- Having school-age siblings
- Being a multiple
- Having a low birthweight (<2500 g)
- Having a family history of asthma
- Living in crowded conditions
- Attending day care (defined as being cared for along with two or more unrelated children)
- Exposure to smoking, smokers, or their clothing and belongings
- Exposure to environmental air pollutants (e.g. dust, mold, fireplace smoke)
HOW IS ENTEROVIRUS INFECTION TREATED?
Unfortunately, there is no sure cure for a cold. Instead, the goal is to relieve the worst of the symptoms. However, children with respiratory issues like chronic lung disease or asthma need extra care and attention. If your child has an asthma attack, is wheezing, or is having problems breathing go to the emergency room. Don’t wait.
If your child develops a severe respiratory infection, they may need to be hospitalized and treated with oxygen or have mucus suctioned from the airways to assist with breathing. A hospital stay may last a few days with most children recovering within one to two weeks. There are no reported cases of deaths from complications of infection with Enterovirus. (*As of October 1, 2014 there have been four deaths where Enterovirus was a contributing factor.)
Less severe cases of infection may be treated at home. Fluids are often recommended, especially for young children and infants to prevent dehydration. Your child may receive medicine to reduce their fever or prescription medications delivered via a nebulizer to help them breathe. A bulb syringe can be used to suction mucus from nasal airways in infants. Or you can try one of these.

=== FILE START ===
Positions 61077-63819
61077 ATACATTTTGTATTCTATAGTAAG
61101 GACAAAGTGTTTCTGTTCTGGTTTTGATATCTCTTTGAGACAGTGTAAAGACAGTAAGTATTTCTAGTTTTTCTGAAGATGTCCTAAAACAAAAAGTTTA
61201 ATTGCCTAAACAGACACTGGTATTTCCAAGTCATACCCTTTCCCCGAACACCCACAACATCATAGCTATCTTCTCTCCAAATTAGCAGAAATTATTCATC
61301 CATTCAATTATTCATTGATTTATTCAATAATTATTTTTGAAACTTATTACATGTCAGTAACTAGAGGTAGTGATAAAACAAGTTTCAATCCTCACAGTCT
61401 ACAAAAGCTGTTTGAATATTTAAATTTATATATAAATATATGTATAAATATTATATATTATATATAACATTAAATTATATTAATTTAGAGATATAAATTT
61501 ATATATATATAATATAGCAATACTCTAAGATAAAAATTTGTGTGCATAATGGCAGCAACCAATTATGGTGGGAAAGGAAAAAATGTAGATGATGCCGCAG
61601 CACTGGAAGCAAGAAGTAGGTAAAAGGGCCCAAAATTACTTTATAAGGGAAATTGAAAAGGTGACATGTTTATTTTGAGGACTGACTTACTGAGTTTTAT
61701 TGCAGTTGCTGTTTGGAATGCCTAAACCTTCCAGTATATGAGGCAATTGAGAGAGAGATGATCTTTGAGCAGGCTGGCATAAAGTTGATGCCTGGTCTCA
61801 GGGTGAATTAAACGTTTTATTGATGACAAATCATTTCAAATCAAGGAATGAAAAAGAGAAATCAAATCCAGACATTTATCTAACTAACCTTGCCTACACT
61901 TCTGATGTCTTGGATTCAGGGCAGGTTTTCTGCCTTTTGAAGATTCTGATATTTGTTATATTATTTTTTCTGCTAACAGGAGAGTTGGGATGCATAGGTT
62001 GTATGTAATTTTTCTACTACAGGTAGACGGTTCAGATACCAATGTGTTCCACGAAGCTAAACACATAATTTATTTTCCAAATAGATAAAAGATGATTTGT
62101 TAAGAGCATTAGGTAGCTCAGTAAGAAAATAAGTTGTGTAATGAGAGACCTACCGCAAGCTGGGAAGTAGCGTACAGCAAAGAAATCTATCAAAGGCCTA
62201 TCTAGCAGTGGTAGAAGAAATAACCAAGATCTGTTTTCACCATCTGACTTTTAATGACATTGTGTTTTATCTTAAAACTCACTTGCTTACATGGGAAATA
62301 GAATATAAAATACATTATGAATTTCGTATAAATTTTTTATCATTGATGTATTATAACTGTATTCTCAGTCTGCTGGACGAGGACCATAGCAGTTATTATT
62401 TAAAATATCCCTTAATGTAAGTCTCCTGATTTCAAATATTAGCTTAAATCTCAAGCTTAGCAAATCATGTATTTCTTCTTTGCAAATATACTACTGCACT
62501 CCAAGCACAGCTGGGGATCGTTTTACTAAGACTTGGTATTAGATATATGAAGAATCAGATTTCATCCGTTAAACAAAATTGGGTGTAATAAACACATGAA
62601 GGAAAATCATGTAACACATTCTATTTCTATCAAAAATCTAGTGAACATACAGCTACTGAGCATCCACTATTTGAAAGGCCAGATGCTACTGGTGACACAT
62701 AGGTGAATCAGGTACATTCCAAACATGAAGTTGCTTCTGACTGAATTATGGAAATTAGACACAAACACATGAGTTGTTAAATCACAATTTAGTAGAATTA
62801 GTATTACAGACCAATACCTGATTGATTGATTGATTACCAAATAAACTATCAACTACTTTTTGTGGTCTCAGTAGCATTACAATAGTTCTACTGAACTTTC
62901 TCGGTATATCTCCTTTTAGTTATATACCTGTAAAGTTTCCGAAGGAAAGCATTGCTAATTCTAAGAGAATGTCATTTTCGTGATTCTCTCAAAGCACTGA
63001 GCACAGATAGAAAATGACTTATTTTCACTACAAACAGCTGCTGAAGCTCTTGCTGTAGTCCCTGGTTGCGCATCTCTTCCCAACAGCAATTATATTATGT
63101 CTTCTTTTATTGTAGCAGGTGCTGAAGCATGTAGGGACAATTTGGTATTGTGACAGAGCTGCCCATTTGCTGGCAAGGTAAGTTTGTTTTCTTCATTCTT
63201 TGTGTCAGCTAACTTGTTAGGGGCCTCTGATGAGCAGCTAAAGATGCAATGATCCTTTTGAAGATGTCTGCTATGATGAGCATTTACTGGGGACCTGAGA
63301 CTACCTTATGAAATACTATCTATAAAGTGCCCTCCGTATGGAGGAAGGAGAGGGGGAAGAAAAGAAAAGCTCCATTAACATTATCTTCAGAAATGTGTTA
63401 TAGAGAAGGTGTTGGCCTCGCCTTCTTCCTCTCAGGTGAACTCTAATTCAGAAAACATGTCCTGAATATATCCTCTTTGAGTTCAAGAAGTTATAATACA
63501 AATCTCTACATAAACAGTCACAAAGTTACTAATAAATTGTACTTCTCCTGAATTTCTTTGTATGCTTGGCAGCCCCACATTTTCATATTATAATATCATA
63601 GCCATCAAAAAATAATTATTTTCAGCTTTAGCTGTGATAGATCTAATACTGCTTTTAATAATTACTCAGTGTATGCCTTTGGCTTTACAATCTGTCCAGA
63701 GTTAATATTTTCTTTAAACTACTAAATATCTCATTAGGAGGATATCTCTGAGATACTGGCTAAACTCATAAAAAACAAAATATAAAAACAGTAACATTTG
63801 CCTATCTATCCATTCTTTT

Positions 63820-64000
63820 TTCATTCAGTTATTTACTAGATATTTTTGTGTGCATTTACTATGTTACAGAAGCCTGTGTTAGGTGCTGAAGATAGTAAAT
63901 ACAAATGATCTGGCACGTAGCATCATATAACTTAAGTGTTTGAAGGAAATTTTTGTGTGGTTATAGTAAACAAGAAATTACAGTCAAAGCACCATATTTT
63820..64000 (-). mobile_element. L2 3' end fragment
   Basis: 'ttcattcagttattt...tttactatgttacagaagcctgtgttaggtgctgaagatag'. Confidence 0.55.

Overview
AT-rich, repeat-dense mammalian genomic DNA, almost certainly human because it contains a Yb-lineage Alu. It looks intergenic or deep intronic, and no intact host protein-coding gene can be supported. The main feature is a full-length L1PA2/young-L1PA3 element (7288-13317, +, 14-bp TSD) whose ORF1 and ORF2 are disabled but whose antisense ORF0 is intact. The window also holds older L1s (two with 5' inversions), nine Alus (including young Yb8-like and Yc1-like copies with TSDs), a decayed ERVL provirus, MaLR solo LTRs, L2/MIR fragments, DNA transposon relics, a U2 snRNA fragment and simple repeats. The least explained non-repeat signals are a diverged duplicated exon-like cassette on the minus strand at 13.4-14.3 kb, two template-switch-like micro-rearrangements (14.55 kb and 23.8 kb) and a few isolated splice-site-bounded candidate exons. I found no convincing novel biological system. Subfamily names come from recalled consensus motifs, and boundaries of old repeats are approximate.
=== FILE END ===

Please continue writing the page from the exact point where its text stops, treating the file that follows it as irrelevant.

HOW DO WE PROTECT OUR FAMILY?
The best way to avoid severe complications from respiratory viruses like Enterovirus is to never get infected in the first place. And the best way to avoid getting sick is to WASH YOUR HANDS OFTEN. Handwashing is the most effective way to stop the spread of germs and viruses.
The American Academy of Pediatrics offers this great advice:
- Wash hands often with soap and water for 20 seconds.
- Avoid touching, eyes, nose, and mouth with unwashed hands.
- Avoid kissing, hugging, and sharing cups or eating utensils with people who are sick..
- Disinfect frequently touched surfaces, such as toys and doorknobs, especially if someone is sick.
- Stay home when feeling sick, and talk with your health care providers.
- Read about about avoiding germs & viruses and print a copy to share.
- Learn about flu prevention & vaccination. * To minimize confusion with influenza, and to protect against the flu virus, the American Academy of Pediatrics recommends all children ages six months and older be vaccinated against influenza at the earliest possible time. Adults too!
- Find the facts about vaccination and immunization and preventable illnesses.
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If you liked this article you might want to read 5 Things Every NICU Parent Should Know… RSV
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Erika Goyer is the mother of three boys. Her oldest son Carrick Michael was born at 27 weeks gestation and weighed 1 pound, 14 ounces. Carrick died soon after his birth due to complications of prematurity. Erika went on to have two more high-risk pregnancies and two healthy sons.